Calcium

Hi all - I'm in NW Florida, and I've been fighting crabgrass & Virginia
buttonweed since Hurricane Ivan blessed us a while back. Most of the
weeds are around the edge of my yard, at the concrete. I recently read
that both weeds were indicators of low calcium. My question is what's
the best way to apply calcium? TIA.
Reply to
Shanghai
I don;t know about the Virginia Buttonweed, but crabgrass grows just fine in all kinds of soil, including soil with normal calcium levels. You can have the soil tested to find out what, if anything, it needs. I would do that before embarking on any calcium addition.
Reply to
trader4
On Nov 3, 7:44=A0am, " snipped-for-privacy@optonline.net" wrote:
Calcium in the form of limestone, lime or slaked lime is generally used to raise pH. Never heard of the element itself as lacking.
Reply to
Frank
Got the info from 'The Organic Lawn Care Manual'. I took soil samples to the local extension service a couple years ago and wound up putting lime down per their recommendation, but that was to raise PH, not fight any specific type of weed. Guess I'll be visiting them again.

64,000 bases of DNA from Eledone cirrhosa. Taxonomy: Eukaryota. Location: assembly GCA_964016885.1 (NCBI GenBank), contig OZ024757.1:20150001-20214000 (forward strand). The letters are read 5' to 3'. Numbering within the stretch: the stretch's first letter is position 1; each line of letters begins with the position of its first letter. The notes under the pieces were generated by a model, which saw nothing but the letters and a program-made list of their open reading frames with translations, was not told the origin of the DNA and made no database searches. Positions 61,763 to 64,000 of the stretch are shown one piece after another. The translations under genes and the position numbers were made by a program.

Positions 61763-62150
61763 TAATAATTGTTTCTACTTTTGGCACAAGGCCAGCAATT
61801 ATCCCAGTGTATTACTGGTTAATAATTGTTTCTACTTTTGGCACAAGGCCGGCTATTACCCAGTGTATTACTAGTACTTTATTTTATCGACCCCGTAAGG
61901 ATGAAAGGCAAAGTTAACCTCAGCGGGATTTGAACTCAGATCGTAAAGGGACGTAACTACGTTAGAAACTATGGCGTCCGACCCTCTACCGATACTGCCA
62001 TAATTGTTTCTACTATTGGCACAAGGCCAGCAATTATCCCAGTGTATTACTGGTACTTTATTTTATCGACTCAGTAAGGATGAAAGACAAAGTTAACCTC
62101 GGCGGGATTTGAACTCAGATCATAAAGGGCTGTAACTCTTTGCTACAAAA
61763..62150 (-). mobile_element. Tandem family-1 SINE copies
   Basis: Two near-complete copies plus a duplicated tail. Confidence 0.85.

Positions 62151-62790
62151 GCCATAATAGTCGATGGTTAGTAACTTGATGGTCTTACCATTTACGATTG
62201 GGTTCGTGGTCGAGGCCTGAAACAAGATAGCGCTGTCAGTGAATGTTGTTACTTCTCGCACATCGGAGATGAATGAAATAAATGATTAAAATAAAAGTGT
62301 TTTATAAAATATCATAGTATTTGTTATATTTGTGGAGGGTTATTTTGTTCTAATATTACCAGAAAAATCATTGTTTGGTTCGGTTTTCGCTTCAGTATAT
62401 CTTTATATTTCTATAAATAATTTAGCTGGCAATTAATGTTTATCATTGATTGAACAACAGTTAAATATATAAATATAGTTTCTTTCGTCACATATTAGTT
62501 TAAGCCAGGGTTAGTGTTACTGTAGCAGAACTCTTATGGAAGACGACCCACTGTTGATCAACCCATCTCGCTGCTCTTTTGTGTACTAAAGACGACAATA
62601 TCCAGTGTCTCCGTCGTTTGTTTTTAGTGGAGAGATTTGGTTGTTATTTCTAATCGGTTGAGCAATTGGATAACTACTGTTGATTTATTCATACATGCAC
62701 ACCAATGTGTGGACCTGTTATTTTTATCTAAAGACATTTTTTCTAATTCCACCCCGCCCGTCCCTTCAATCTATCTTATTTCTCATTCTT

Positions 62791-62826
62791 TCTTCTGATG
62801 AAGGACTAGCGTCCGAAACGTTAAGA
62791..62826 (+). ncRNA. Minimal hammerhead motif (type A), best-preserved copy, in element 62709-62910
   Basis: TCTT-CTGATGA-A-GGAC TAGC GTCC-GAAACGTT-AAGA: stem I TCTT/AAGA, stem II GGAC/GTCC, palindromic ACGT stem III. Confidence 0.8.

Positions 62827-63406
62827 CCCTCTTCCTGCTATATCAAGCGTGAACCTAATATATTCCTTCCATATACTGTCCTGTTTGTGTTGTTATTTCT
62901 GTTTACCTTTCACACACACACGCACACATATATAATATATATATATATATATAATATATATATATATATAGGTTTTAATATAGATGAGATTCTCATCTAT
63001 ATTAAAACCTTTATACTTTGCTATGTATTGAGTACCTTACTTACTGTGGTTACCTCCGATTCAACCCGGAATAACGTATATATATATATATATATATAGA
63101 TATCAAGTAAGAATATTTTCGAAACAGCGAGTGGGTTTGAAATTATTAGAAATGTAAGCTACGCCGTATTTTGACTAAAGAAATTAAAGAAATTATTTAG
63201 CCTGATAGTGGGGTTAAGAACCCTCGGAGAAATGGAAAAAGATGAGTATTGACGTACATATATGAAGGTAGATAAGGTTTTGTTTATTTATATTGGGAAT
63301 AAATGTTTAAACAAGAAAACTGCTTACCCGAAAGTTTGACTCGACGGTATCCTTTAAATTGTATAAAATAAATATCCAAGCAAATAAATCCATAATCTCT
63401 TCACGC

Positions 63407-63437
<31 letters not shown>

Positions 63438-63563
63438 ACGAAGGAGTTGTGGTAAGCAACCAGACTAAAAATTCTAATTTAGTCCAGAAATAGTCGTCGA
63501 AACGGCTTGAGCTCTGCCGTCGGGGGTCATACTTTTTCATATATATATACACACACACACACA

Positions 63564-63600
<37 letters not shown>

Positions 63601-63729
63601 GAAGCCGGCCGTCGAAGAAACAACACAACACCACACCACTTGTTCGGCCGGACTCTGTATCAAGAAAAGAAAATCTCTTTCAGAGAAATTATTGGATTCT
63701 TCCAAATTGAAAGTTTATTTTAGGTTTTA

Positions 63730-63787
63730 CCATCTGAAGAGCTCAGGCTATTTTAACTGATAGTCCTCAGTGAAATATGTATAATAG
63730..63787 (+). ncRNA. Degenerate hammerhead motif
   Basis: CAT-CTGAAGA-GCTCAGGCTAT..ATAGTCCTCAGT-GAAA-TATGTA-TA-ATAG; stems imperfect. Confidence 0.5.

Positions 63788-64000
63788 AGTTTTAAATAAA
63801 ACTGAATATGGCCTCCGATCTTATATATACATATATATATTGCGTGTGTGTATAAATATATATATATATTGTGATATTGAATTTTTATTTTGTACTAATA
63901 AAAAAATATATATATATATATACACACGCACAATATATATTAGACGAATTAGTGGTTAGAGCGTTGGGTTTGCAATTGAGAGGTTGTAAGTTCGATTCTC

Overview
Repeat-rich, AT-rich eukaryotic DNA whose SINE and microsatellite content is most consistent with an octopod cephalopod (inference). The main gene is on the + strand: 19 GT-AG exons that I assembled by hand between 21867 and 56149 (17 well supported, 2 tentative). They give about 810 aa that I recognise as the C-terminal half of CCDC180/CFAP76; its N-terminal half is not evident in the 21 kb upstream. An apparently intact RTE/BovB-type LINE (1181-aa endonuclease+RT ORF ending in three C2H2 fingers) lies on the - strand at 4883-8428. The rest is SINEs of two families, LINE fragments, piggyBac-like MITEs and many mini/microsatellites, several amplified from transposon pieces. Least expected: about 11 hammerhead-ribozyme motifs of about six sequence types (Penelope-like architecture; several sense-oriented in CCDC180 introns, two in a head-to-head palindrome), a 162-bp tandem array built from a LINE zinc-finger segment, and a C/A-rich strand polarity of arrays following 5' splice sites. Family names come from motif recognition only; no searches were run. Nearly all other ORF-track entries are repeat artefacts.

Reply to
Shanghai
There is plenty of stuff printed as fact that is just crap. And if they are saying having crabgrass is an indication of too little calcium in the soil, I say that's nonsense. If low calcium is the cause of crabgrass, then most of the lawns out there would have to be low in calcium. Fact is crabgrass, like most weeds, grows in a wide variety of soil conditions, it easily establishes itself. And in lawns in huge areas of the country it's necessary to routinely put down a pre-emergent to prevent crabgrass. That's what we do here in the northeast. Not sure what the correct practice is for FL, but I would look into that aspect of it.
Reply to
trader4

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